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SILENCE

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Shusaku Endo’s novel Silence, first published in 1966, endures as one of the greatest works of twentieth-century Japanese literature. Its narrative of the persecution of Christians in seventeenth-century Japan raises uncomfortable questions about God and the ambiguity of faith in the midst of suffering and hostility.

Endo’s Silence took internationally renowned visual artist Makoto Fujimura on a pilgrimage of grappling with the nature of art, the significance of pain and his own cultural heritage. His artistic faith journey overlaps with Endo’s as he uncovers deep layers of meaning in Japanese history and literature, expressed in art both past and present. He finds connections to how faith is lived in contemporary contexts of trauma and glimpses of how the gospel is conveyed in Christ-hidden cultures.

In this world of pain and suffering, God often seems silent. Fujimura’s reflections show that light is yet present in darkness, and that silence speaks with hidden beauty and truth.

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Silence, Beauty, and the Shape of Christian Discipleship

by Calvin Institute of Christian Worship

In 1966 the Japanese novelist Shusaku Endo published his masterpiece of historical fiction, titled Silence. It’s the story of Catholic missionaries in Japan during the 17th century, of Japanese persecution and torture of Christians, of apostasy and love, and of a God who stays silent during suffering until it is time for God to break the silence. The novel raises profound questions about love and suffering, and, in doing so, sticks with and haunts its readers for years.

View this conversation with internationally renowned artist Makoto Fujimura, philosopher Nicholas Wolterstorff, and theologian Neal Plantinga. Participants describe their first encounter with the novel Silence and then discuss the power of icons, the unthinkable forms sometimes taken by love, and the grace of God in history that gives voice to the voiceless. Fujimura also previews the film Silence, directed by Martin Scorsese.

Makoto Fujimura is a gifted artist and writer. In his memoir titled Silence and Beauty, Fujimura reflects on Endo’s novel, on faith in the face of torture, on the artist’s calling, on Japanese history and culture and what it means for Christians to be a tiny, historically persecuted minority within Japan. Deeply imaginative, brooding, and piercing, Silence and Beauty stirs the reader’s heart with longings previously unknown.

Congregations are encouraged to read Endo’s book and view the movie Silence produced by Paramount Pictures.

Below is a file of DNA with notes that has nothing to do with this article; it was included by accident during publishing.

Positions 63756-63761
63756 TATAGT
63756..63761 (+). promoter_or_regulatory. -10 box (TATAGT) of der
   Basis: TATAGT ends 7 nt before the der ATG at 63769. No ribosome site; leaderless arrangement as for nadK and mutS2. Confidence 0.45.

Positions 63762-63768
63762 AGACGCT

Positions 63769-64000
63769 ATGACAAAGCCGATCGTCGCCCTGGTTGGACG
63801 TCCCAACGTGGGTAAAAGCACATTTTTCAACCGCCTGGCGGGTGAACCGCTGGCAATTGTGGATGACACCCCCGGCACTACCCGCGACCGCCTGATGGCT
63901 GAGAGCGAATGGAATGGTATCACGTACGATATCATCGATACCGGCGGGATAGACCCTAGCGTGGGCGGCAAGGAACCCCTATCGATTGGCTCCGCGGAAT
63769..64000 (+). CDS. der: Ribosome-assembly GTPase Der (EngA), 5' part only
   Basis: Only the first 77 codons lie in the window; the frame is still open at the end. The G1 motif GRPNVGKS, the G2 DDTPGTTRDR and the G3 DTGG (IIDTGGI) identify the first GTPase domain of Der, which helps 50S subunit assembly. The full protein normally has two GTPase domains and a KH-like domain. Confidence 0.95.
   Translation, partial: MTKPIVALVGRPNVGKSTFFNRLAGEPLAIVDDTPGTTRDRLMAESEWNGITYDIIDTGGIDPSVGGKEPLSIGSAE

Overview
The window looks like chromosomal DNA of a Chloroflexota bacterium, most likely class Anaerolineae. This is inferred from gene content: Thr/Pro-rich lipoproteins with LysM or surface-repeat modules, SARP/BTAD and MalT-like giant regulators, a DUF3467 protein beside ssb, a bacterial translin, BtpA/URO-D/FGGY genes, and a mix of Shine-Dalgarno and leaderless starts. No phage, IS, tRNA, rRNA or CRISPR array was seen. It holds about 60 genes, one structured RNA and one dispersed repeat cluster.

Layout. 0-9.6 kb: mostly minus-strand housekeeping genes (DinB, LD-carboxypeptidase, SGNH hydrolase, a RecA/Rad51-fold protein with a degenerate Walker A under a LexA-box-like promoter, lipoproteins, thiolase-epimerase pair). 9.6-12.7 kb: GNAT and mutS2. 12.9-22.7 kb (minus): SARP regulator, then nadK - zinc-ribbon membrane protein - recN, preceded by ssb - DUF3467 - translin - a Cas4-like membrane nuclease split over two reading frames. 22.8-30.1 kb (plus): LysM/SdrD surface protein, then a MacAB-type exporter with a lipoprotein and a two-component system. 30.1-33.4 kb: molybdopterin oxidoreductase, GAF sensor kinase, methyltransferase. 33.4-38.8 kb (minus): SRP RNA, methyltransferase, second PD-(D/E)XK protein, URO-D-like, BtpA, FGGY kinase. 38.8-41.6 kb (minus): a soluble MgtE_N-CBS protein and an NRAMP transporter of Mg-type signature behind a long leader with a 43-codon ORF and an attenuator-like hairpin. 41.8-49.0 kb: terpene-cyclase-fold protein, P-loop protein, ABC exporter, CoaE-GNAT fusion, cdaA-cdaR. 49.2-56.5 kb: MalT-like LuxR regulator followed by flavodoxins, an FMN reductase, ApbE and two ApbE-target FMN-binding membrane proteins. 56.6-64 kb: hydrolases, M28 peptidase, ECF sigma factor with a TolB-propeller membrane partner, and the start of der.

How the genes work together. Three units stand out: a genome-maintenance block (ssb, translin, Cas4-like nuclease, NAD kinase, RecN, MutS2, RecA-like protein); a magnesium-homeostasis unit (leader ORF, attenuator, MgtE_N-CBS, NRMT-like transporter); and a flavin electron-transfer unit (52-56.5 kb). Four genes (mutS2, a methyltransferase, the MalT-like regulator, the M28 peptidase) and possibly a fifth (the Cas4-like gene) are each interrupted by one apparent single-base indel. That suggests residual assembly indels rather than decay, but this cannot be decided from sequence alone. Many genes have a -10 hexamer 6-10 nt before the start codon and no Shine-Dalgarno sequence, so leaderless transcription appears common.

Silence Discussion Guide
The following questions may be used for discussion and further reflection:

Share with the group one thing that struck you as you read (or viewed).
What questions does this story raise?
This story is often described as “atmospheric.” Why so?
Who are the main characters?
Who is Kichijiro and what role does he fill? Is his defense of his actions plausible? Would we be like him if under similar pressure?
Why would a novel like Silence become an international best-seller, including in Japan? After all, it tells the story of Portuguese missionaries in 17th century Japan, and ends up making both Japan and the Catholic Church look pretty bad. Why is this story widely regarded as a masterpiece?
Could there be cultural or national “swamps” where the gospel simply can’t take root?
Is God’s silence in the face of persecution always a form of abandonment by God?
If the only way a Christian can save the lives of other Christians is by renouncing Christ, would it be right to do it? What if you only think you can save their lives (persecutors sometimes lie)? If you renounce Christ to save lives, can Christ “take it”? Might Christ even invite you to renounce him to save lives? Or is any thought along those lines mere self-deception?
In short, does Rodrigues betray Christ by trampling or does he follow Christ?
In general, should we calculate the possible consequences of our actions as the main basis for an ethically questionable decision, or just follow God’s commands, and let God take care of the consequences?
What moral ambiguities test Christians today? Have you ever faced a quandary? For example, with a difficult relative? With a friend who is betraying his or her spouse? On the street in front of a panhandler? How do you decide what to do?
What are some small, undramatic ways we ourselves renounce Christ? At work. In our political choices. In our consumption of pop culture. In our family systems.
Where in the world today do Christians face real persecution? What forms does contemporary persecution take?

Silence and Beauty Discussion Guide
Questions for groups reading Makoto Fujimura’s book Silence and Beauty:

What special angles of vision do the Japanese have on beauty? If you were to introduce the concept of beauty to someone, how would you proceed?
Is beauty a purely relative concept? Is beauty only in the eye of the beholder?
What might it mean to refer to the beauty of God?
What’s the connection between appreciation of beauty and faith in God?
Why are the Japanese fascinated with hiddenness, and what forms does it take for them?
Why is trauma so deep in the Japanese psyche?
Why are the Japanese resistant to the gospel (by contrast, for instance, with Koreans)?
What are our own fumies? What in our own faith are we willing to trample in order to fit into a prevailingly secular culture?
After he has become apostate, does Father Rodrigues still have a ministry? A valid one?